An abundance of kindness: Random Acts occur all over Monroe in aftermath of Newtown tragedy

Last week a stranger paid for a Monroe couple’s groceries at Stop & Shop. Their daughter, Susan Cornut, said her father, 93, and mother, 88, were at the checkout counter when a woman standing behind them insisted on paying their $50-plus grocery bill.

She reportedly said this was one of 26 good deeds she planned to do. Cornut said, “She told them they were ‘her lucky No. 9.’”

“My parents were floored,” Cornut said. “At first they didn’t understand what was going on.”

When Cornut explained the connection between this thoughtful gesture and the Newtown school tragedy, her parents were amazed. “This really made it even more special to them,” Cornut said.

This was only one of the selfless acts taking place around Monroe during the past couple of weeks. “It’s really wonderful,” Cornut said. “I think this is in keeping with what the people of Sandy Hook would like — they want to portray hope, peace and love.”


A ‘For you’ envelope

A few days after Christmas, Masuk senior Julia Liburdi tried to pay for her drink at Starbucks on Main Street. Instead of taking her money, the barista handed her an envelope that was left by the previous customer. The envelope’s front cover said, “For you.”

Julia said, “In the envelope was a gift card to Starbucks and a letter that said, ‘In memory of Josephine Gay (age seven), who died in the Sandy Hook Elementary school shooting. Wishing you a happy holiday. May we all find peace, joy, and love. You are #5 of 26. Please pay it forward. Yours in peace, A Monroe teacher and resident.”

Julia was familiar with the National Random Acts of Kindness movement because she helped to make paper peace cranes at Masuk shortly before classes dismissed for the December holidays. However, Julia was “very surprised” to be the recipient of the unexpected gift card.

“It’s one of those things that you see happening to others, but never expect to happen to yourself,” Julia said. “The random act of kindness I received motivated me to continue the pattern, even if all it does is put a smile on a stranger’s face.”


Paying it forward

Julia responded by putting more money on the same gift card and leaving it at Starbucks for another unsuspecting person. She included a hand-written note that urged its reader to continue the tradition of performing random acts of kindness to remember the children and teachers in Newtown.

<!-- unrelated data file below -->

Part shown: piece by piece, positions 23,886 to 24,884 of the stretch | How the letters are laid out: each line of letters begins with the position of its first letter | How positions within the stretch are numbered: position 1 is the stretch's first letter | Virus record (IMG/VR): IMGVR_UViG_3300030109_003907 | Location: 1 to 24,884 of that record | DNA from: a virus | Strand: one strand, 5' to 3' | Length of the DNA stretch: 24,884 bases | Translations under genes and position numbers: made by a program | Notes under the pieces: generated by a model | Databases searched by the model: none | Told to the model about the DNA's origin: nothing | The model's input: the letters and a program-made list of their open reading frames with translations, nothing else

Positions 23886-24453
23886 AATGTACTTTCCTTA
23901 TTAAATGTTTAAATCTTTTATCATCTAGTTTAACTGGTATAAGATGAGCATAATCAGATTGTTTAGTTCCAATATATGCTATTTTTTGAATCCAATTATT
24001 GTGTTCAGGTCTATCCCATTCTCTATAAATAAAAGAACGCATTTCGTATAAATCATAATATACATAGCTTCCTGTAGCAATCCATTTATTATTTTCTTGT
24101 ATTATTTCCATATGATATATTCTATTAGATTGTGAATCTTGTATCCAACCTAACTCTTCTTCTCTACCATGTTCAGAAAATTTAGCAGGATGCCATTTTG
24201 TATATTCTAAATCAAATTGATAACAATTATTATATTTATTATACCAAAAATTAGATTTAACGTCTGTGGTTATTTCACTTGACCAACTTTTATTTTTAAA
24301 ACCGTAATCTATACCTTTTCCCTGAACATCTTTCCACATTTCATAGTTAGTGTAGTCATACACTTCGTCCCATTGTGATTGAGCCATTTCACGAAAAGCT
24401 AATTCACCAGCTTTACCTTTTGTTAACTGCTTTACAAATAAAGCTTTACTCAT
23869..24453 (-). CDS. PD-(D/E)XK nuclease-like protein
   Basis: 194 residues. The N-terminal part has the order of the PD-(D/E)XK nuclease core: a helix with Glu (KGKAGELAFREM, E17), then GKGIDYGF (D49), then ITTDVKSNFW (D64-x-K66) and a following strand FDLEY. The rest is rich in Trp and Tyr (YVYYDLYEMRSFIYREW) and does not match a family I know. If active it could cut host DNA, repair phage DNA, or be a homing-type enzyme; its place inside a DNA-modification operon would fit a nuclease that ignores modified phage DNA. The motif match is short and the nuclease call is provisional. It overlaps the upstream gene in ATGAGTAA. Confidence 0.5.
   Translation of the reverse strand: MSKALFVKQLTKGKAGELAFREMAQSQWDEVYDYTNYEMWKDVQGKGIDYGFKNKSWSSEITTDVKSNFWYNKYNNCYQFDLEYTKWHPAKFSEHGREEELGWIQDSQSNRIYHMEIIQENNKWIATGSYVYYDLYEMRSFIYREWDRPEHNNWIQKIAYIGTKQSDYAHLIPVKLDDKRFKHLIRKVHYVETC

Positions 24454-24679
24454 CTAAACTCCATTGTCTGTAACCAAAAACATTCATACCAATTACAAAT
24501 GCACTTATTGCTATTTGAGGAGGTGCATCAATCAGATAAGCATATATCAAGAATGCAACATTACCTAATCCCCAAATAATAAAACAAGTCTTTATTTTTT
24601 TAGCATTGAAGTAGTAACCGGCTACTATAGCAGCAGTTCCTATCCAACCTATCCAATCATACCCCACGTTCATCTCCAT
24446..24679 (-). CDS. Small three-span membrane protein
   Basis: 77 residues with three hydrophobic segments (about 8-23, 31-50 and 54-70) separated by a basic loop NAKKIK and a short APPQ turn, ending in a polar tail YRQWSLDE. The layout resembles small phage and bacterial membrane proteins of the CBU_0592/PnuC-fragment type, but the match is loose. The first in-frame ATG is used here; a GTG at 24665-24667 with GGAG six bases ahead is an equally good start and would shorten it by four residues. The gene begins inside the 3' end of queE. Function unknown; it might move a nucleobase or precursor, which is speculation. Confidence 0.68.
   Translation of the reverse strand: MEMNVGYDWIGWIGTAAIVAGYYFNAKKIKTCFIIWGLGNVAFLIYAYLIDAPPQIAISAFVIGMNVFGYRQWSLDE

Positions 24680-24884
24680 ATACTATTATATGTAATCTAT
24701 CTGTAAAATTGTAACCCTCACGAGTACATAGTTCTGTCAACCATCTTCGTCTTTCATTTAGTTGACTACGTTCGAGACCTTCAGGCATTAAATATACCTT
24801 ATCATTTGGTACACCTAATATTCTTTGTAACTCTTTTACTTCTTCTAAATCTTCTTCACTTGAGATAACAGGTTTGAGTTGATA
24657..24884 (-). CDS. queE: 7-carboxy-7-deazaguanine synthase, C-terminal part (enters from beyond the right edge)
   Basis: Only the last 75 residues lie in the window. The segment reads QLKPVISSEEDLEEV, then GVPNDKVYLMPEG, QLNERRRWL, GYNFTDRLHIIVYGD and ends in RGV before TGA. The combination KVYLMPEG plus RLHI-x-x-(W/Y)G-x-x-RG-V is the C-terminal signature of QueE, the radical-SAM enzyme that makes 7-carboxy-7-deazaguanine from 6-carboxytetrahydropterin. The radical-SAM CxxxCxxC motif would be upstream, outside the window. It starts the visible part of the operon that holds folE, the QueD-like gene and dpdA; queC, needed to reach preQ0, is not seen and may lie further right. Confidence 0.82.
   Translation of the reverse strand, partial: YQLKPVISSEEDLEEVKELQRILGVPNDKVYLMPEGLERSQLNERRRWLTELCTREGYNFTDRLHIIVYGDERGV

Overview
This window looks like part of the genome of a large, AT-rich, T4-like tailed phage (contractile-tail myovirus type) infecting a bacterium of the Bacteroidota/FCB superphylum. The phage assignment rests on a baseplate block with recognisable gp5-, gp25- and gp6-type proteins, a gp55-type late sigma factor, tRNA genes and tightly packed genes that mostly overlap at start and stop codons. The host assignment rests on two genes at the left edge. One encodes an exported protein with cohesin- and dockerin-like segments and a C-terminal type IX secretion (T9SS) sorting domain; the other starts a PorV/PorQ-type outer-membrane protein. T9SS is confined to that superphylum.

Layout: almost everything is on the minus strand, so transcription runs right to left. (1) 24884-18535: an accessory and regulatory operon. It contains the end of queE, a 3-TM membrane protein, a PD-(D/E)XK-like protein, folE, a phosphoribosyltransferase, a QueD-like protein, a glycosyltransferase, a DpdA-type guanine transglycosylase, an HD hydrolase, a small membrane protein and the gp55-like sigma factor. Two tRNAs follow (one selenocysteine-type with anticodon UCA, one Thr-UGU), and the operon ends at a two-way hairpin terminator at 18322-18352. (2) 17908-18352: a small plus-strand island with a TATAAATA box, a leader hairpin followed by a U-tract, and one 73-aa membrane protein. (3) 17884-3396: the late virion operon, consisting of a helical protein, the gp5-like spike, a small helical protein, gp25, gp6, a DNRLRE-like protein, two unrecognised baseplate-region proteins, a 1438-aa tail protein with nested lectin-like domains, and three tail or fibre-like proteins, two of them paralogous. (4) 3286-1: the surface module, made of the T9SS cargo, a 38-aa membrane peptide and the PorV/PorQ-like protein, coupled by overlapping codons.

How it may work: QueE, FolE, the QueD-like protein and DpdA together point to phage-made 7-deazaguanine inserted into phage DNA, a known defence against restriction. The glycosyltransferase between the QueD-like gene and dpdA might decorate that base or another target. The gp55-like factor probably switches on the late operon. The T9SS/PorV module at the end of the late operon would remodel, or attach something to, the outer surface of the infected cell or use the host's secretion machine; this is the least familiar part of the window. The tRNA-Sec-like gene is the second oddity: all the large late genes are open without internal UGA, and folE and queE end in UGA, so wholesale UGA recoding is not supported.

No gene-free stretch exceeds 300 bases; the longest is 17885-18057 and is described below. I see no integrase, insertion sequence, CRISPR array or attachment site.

Like most people who are performing good deeds, Julia would prefer to remain anonymous to the recipient.

Initially inspired by Masuk’s paper cranes project, Julia said she hopes people could use these Random Acts of Kindness to come together in peace.

“I hope the town, and the country, can be inspired as well by this unification of students and teachers in a peaceful motion,” she said.


Drive-through kindness

Although it was at a different coffee shop — Dunkin’ Donuts — Dawn Barbierri also was gifted with a free coffee by an unknown benefactor. When she drove up to pay for her usual medium-sized hot coffee at the drive-through window on Route 25, Barbierri was told by the cashier that the car in front of her already had paid the tab.

“They were doing a Random Act of Kindness,” Barbierri said. “So I decided to pay for the car behind me. It felt good. It was so heartwarming.”

Rebecca Ambrose, a licensed marriage and family therapy counselor in Monroe, said these acts of kindness are part of “the healing process.”

When a tragedy occurs, people lose their sense of control. “Our first initial reaction to this was to hug and hold people tight,” Ambrose said. “Our next move in the healing process is to begin the conversation around safety and how we can have that emotional connection restored.

“The Random Acts of Kindness would definitely be about putting that conversation into action,” she said.


From meals to candy

Masuk High School student Brian Morcone was the recipient of two recent good deeds. First, Brian had a meal paid for at the Monroe Diner.

A volunteer firefighter, Brian recently became certified as an EMT. A few days before Christmas he stopped by Monroe Diner in uniform with his fellow EMT workers. “We asked for the check and the waitress said it was taken care of,” Brian said. “When we asked what she meant, the waitress directed us to a table where a couple was sitting. They said they paid for our check along with theirs.”

Later that day, when Brian went to Dunkin’ Donuts, he decided it was time for him to now “pass it on.”

“I ordered my coffee and told the lady behind me to put her order on my transaction,” Brian continued. “She was shocked.”

The next day, Brian returned to his car after shopping at Stop & Shop to find a Twix candy bar taped to his windshield. A paper taped to the candy read, “26 Random Acts of Kindness in Honor of Sandy Hook. Happy Holidays — Pay it Forward.”

Monroe residents may share their experiences of being a recipient of a Random Act of Kindness by emailing [email protected].



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